Derek's Reviews > The Canal

The Canal by Lee Rourke
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Nov 11, 11

Read in November, 2011

From my post here: http://5cense.com/11/venice-2.htm:

If you stop to consider anything long enough, even boredom, you should be able to find interesting connections lurking beneath the otherwise banal surface. «When you stare into the abyss the abyss stares back at you,» or whatever it was that Nietzsche said. Thing is, Rourke gives up staring into the canal after the first few pages. Shit happens in the book & he loses sight of the initial boring premise. Which perhaps is the point—if you embrace boredom, shit will happen. Boredom is only boredom if you are afraid of being bored. And boredom is in the eyes of the beholder. This claim that the novel is about boredom allows Rourke to deflect all criticism because he could just say that was his intent. Yes, it's a novel. It says so on the cover. I don't understand why sometimes novels need to declare themselves as such—is it to keep people from confusing it for something else? The book is published by Melville House, known to me primarily as Tao Lin's publisher. And I guess there's some similarities with Tao, as well as with Shane Jones, who blurbed the book. The book was short-listed for The Guardian's Not the Booker Prize, which is no surprise considering Rourke writes for The Guardian.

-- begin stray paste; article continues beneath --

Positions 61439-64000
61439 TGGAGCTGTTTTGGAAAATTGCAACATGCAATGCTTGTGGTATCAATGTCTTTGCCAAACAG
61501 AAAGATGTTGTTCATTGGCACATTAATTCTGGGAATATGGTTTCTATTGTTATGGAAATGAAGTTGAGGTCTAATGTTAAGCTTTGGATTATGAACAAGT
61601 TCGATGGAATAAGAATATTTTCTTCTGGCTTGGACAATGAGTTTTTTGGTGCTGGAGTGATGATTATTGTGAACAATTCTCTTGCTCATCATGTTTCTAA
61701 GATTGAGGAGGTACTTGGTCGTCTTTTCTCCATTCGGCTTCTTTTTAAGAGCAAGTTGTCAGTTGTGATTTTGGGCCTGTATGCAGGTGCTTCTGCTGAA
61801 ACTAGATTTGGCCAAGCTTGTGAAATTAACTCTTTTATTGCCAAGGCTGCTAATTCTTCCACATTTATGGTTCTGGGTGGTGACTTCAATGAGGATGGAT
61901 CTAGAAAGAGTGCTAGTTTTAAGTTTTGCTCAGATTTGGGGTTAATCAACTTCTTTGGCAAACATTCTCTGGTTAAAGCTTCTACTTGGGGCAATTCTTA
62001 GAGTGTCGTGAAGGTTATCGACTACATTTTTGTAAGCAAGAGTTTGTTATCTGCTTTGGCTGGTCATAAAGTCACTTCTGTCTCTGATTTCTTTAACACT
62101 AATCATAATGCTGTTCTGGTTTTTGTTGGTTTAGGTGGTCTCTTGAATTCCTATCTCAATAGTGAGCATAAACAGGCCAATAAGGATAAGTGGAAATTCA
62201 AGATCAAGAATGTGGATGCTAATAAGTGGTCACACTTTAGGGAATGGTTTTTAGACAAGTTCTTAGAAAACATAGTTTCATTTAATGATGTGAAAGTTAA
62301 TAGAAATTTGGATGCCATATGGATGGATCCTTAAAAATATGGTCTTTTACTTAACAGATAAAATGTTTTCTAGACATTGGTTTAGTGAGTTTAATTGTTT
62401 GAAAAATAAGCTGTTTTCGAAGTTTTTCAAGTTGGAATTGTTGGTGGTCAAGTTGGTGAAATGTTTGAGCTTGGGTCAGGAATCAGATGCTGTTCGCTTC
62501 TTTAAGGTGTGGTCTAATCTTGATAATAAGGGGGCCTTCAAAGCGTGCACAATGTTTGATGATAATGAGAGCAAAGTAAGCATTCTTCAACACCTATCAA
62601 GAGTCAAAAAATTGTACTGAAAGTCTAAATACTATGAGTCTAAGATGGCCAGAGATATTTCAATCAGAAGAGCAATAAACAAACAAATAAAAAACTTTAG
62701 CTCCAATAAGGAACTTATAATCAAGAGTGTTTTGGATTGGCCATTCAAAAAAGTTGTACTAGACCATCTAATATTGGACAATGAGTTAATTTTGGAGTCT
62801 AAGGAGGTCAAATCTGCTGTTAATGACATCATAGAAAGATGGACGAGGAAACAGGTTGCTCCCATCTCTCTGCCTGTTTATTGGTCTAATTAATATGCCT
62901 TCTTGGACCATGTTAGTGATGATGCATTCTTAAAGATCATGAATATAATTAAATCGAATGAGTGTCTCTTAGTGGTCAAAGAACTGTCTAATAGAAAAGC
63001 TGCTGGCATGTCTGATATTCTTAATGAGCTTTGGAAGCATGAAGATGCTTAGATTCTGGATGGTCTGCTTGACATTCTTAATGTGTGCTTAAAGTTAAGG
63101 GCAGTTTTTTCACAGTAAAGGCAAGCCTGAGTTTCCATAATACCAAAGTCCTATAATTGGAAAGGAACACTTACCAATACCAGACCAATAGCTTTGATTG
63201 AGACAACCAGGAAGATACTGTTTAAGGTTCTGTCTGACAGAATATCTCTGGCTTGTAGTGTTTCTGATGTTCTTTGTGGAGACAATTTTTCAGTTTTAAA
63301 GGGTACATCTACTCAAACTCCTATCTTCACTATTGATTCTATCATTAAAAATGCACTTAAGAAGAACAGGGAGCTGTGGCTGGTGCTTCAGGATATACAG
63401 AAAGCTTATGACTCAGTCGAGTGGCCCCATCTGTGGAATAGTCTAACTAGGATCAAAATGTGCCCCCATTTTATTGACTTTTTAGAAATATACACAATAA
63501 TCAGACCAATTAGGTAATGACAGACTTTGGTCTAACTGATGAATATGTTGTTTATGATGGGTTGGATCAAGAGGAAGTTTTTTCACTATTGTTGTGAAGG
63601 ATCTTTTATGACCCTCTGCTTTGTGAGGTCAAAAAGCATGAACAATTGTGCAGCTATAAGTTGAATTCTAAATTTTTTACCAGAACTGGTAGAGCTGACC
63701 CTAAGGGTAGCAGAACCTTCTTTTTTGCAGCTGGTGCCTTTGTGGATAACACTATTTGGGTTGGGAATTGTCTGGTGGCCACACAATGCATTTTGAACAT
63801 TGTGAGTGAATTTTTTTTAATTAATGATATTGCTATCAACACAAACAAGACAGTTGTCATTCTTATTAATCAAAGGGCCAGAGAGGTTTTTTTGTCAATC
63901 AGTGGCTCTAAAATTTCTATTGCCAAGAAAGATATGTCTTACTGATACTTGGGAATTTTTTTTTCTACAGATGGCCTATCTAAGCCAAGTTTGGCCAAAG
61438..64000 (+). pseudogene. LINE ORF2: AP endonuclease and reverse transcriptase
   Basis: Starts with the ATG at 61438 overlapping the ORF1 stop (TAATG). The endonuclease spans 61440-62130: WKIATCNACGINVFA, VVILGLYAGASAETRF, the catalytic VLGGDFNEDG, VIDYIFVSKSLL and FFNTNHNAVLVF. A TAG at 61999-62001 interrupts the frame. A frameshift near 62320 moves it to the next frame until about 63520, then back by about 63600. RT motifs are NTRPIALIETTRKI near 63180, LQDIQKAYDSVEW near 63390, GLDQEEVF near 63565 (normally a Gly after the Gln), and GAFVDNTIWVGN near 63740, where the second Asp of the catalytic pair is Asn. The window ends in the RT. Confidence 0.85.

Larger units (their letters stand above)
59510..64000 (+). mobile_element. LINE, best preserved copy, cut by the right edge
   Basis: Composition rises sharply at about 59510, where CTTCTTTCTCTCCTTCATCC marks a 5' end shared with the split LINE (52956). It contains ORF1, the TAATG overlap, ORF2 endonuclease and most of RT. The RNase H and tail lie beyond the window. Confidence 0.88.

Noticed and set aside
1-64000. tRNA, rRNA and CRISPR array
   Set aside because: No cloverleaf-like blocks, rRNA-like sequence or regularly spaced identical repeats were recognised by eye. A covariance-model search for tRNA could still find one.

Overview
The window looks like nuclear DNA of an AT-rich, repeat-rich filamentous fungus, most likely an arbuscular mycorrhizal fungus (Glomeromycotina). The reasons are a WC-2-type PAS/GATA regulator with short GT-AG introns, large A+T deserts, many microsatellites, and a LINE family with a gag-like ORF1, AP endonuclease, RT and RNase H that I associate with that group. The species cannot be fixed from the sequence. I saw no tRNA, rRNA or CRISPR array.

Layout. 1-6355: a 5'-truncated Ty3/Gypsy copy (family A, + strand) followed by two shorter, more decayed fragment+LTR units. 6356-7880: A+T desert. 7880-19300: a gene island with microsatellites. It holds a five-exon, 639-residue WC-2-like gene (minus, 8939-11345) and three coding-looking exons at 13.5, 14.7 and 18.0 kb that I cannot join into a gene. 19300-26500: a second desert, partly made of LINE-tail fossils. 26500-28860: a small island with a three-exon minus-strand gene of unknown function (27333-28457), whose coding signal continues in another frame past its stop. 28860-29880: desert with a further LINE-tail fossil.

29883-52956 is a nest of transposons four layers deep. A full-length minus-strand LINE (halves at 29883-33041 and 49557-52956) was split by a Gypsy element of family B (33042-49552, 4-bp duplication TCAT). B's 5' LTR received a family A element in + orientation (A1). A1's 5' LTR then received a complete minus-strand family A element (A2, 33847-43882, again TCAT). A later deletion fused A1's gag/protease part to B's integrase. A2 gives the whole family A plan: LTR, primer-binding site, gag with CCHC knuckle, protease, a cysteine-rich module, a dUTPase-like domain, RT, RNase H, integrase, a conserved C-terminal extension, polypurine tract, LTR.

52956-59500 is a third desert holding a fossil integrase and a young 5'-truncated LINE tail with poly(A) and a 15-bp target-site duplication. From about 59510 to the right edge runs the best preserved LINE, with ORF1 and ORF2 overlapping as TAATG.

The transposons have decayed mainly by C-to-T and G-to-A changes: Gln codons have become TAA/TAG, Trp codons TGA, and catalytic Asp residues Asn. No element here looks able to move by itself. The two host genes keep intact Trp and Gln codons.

It's the kind of book you'd expect a book critic to write. He's obviously well-read & connected & able to draw on a lot of writer's before him. Besides the comparison to Beckett, at first i felt like it was being set up like Crime & Punishment. And there's the obvious nod to Tom McCarthy, though to compare the two belittles McCarthy. The stark dialogue reminded me a bit of David Mamet or Harold Pinter, though Rourke does this annoying thing where he'll just have a character repeat the same thing over & over (at one point a woman asks him "Do you like the canal then?" 14 times in a row—i can't imagine that happening in real life or on stage without someone slapping her after 3 or 4). The Guardian blurb on the back of the book (am i the only one who notices these blatant conflict of interests?) says: «Leading light of the self-styled Off-Beat generation, Rourke stakes his claim as heir apparent to greats such as Ballard, Joyce or Houellebecq.» Joyce, Houellebecq? Whitey, please. Maybe that's what he ... er ... i mean ... 'The Guardian,' means by 'self-styled'—Rourke is trying to style himself after these fine folks. Ballard, yeah, sure you can see where he tries to mimic Ballard with some success. In fact, there's a part where his female love interest runs over a stranger in her car in a just-for-the-hell-of-it Ballardian way (with a Camus twist). The object of his desire also has a fetish for suicide bombers. «Those extraordinary young men. I often dream about them, their brown skin. I speak to them in my dreams, I caress them in my dreams, I fantasize about them during the day,» she says. Ballard & others can get away with writing about sick anti-social things, but when Rourke tries to mimic him, it comes off as forced & not believable (not to mention racist). It's like how some comedians can go on a warped racist rant on stage because they are confident in their delivery or they are somehow justified & don't question themselves. It's not a talent everyone is born with.

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